It's no secret that the aviation industry — although many others — have been disrupted by COVID-19. During the height of the pandemic, lockdowns forced airlines to make layoffs, shrinking the industry's labor force. When demand came roaring back, few, if any, airlines were ready. That's how we got here.
In April, a quarter of all flights were delayed. Over 2 percent were cancelled altogether. 220,000 suitcases were lost in transit, a 135 percent jump year-over-year. Since then, things have only gotten worse. In July, Delta, facing an overstock of of-course suitcases, flew a plane filled with 1,000 bags but no passengers from London to Detroit.
Worried yours will be next? That's fair, even if less than 0.5 percent of all luggage is lost. Even though plenty of airlines offer spaces within their apps to track your bag(s) as you board, land and deplane, it's still worth of mind to have something (or something) on the inside to double check — and you can.
Aviation analyst and travel journalist Alex Macheras was able to track down his friends' bag using a surprising tech accessory: an Apple AirTag. His friend, who'd flown to him from Paris, landed without luggage, but the airline insisted it had been loaded onto the plane. Essentially, she was shit out of luck. Macheras, however, managed to prove the bag was left behind at Paris' Charles de Gaulle Airport, a Twitter thread of his revealed. The airline overnighted the bag, and she received it the next day.
In this scenario, it wasn't the attendant in her destination's fault the bag was falsely reported as having arrived, and they couldn't offer much assistance even if she insisted the bag never dropped onto a baggage claim belt. Maybe another passenger took it by mistake. Or, perhaps it's still circling a different station. Both are plausible scenarios, and if you don't have an AirTag in your bag you'd never know the truth. You'd file a claim, fetch yourself a cab and wait for the airline to recoup your property.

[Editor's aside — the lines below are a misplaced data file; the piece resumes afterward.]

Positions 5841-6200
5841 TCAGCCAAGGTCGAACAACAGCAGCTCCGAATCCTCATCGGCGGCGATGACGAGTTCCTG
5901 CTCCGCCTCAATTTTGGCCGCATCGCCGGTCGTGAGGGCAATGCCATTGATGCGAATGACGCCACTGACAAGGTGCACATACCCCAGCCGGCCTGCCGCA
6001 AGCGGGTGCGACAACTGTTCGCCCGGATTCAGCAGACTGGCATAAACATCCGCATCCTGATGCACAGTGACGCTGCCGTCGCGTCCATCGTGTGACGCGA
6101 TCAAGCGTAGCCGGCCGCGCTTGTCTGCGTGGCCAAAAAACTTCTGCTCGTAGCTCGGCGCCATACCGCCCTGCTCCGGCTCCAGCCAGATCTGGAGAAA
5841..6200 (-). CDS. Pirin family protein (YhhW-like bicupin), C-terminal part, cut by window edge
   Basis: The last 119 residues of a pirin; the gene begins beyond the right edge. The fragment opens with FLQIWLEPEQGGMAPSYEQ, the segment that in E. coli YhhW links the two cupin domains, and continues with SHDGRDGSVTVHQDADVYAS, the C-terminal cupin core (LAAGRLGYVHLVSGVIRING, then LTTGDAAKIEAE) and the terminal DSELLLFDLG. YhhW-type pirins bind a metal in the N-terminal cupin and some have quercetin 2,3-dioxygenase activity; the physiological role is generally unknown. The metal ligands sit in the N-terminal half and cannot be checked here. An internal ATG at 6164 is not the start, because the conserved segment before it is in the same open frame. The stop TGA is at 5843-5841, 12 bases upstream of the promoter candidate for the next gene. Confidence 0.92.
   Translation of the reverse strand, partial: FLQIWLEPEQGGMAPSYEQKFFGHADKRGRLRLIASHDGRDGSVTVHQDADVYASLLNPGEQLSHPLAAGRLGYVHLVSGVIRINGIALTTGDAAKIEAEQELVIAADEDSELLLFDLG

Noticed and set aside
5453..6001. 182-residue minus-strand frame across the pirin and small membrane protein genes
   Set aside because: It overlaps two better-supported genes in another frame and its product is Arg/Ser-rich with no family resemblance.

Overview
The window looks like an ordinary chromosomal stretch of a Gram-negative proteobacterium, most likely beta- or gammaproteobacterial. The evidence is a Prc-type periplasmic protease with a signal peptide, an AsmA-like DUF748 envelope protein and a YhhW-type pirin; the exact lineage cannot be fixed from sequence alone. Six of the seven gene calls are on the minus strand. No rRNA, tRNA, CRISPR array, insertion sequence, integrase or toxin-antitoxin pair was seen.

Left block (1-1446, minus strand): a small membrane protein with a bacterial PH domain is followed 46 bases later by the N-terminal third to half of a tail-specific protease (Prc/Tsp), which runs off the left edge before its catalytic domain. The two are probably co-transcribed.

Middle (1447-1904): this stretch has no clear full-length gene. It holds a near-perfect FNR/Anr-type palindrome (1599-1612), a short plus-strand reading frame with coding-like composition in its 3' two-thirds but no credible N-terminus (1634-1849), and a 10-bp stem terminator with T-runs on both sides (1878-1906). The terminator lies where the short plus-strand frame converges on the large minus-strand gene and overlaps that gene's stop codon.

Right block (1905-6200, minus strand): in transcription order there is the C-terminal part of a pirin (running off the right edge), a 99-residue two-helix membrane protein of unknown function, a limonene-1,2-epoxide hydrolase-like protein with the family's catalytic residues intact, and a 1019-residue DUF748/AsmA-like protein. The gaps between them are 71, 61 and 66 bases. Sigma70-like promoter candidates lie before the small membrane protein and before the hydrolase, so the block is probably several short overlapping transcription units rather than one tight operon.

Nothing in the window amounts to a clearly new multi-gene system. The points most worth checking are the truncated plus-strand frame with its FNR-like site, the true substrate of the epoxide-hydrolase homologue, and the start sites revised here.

To avoid this fate, order yourself an Apple AirTag ($29) and a case with some sort of chain. Next, find something within your suitcase to attach it to. Don't just throw it in or put it in the pocket of pants you packed. If your bag is randomly selected for a deeper security search, you run the risk of it falling out if the bag is emptied entirely or accidentally spilled. By latching it onto a handle or hook, you know it'll stay in there even if TSA rummages through it before it's loaded onto the plane.
In the Find My app, you can name the AirTag as you so please: you could call it "Noel's Luggage," like my girlfriend Noel did, or something clever like "The Briefcase." Your call, but the app will know when it's at home with you, toppled over on the tarmac or shipped off to some faraway airport you never planned on stepping foot in — even when your airline your airline doesn't.
Never Lose Your Luggage Again